II. Science vs. Prudence For Hobbes, science = sapience, which is certain knowledge The science which becomes our model is geometry Let’s look at Hobbes’ geometric politics
III. Goods, Power & Felicity 1.The world is in flux; i.e., things change and move; two types of movement: “There be in animals, two sorts of motions peculiar to them: one called vital; begun in generation, and continued without interruption through their whole life; such as are the course of the blood, the pulse, the breathing, the concoction, nutrition, excretion, etc., to which motions there needs no help of imagination…” (p. 272)
III. Goods, Power & Felicity “the other is animal motion, otherwise called voluntary motion; as to go, to speak, to move any of our limbs, in such manner as is first fancied in our minds…” (p. 272) If we look at voluntary motion, what motivates us to move? In other words, why do we engage in any of these voluntary acts?
III. Goods, Power & Felicity 2.Some reason exists to explain voluntary motion; something motivates us to move: “And because going, speaking, and the like voluntary motions, depend always upon a precedent thought of whither, which way, and what; it is evident, that the imagination is the first internal beginning of all voluntary motion…” (p. 272)
III. Goods, Power & Felicity 3. Some reason exists to prompt the imagination: DESIRE “These small beginnings of motion, within the body of man, before they appear in walking, speaking, striking, and other visible actions, are commonly called ENDEAVOR…” “This endeavor, when it is toward something which causes it, is called APPETITE, or DESIRE…” (p. 273).
III. Goods, Power & Felicity In other words, desire means some things exist which are good: “But whatsoever is the object of any man’s appetite or desire, that is it which he for his part calleth good; and the object of his hate and aversion, evil; and of his contempt, vile and inconsiderable.”
III. Goods, Power & Felicity What is missing in his definition here? He’s not specifying the things which are good or evil (think of the Greeks/Aquinas) In other words, he’s not saying that we all will or can agree on what is good or evil He is saying that every animal and every person has some conception of things it wants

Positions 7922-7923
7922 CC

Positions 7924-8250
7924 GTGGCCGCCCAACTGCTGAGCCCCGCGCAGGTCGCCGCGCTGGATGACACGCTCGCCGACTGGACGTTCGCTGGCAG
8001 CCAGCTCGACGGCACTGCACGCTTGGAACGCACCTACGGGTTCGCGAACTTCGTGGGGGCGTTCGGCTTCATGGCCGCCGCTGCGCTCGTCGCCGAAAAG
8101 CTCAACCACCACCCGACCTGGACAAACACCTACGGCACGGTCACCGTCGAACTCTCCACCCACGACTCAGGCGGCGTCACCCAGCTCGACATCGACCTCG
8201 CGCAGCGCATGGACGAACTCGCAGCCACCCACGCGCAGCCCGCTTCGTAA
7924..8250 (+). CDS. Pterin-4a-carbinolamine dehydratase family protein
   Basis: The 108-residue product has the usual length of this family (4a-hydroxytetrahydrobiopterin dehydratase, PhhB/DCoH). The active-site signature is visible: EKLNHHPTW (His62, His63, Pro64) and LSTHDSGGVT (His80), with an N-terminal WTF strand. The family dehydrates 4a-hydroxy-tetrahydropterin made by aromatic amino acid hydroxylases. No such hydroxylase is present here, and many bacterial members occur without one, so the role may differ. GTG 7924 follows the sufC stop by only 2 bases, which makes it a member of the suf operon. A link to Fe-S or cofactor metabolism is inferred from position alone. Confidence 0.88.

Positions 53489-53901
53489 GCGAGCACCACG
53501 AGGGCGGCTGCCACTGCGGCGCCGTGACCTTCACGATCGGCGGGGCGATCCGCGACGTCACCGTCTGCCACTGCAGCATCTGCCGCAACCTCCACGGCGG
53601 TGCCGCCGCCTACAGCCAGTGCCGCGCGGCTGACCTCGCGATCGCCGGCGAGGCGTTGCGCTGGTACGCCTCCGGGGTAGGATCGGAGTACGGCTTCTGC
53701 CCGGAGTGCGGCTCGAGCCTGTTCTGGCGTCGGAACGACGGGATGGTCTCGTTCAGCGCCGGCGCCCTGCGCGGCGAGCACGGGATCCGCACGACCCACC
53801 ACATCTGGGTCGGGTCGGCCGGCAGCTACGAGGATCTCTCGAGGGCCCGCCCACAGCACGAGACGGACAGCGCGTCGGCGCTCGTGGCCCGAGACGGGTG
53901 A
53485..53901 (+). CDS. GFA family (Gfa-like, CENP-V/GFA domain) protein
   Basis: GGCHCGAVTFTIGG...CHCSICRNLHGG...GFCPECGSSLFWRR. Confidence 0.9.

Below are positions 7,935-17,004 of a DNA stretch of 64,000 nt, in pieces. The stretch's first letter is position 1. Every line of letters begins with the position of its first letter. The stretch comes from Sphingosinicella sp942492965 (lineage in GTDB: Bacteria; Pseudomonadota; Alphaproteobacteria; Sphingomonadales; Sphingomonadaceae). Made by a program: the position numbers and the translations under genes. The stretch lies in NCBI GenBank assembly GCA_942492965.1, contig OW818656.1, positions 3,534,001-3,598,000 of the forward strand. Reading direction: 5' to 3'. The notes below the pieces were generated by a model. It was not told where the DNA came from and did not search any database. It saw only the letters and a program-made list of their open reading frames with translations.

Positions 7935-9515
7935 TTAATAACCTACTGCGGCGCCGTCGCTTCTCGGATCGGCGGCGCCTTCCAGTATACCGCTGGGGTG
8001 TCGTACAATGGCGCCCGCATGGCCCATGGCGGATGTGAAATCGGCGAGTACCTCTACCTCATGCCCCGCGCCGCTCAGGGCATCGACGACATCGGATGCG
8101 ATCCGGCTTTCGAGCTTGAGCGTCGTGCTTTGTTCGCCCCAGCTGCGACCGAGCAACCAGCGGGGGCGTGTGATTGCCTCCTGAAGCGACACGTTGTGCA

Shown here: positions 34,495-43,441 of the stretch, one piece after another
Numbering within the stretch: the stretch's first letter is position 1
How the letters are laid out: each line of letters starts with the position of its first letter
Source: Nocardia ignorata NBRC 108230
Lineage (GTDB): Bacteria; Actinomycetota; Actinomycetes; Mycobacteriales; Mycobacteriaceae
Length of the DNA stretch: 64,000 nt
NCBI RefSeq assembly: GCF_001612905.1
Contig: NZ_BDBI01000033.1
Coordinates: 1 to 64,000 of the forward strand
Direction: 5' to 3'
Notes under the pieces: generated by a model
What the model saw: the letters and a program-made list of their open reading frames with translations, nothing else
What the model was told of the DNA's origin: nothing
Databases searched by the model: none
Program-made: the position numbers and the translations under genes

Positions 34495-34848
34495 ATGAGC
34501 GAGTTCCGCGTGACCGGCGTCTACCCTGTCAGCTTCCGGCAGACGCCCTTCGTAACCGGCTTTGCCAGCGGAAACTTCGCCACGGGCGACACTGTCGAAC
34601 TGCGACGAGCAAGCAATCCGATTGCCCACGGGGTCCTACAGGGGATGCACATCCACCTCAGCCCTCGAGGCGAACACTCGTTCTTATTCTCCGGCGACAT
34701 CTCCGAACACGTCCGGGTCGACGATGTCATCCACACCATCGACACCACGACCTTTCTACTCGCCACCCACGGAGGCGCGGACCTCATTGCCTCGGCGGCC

III. Goods, Power & Felicity In other words: Good: things that are desirable Evil: things that are undesirable Contemptible: indifferent All of these are relational and selfishly (self- referentially) defined Each of us decides on our own what is good, evil, and contemptible
III. Goods, Power & Felicity 4. If we have desires, then that which allows us to reach those desires is what we call Power. “The POWER of a man, to take it universally, is his present means, to obtain some future apparent good; and is either original or instrumental” (p. 277). We can’t fulfill our desires simply by wishing for them More power is better than less power
III. Goods, Power & Felicity Felicity: “Continual success in obtaining those things which a man from time to time desireth, that is to say, continual prospering, is that men call FELICITY” (p. 276). Note it is continual success in fulfilling our desires Temporally extended (the desires exist through time)
III. Goods, Power & Felicity Means both that we will continue to desire things and that we will continue to need the means to achieve those desires We keep desiring things because life exists through time, but… “[t]here is no such thing as perpetual tranquillity of mind, while we live here; because life is but motion, and can never be without desire, nor without fear, no more than without sense” (p. 276)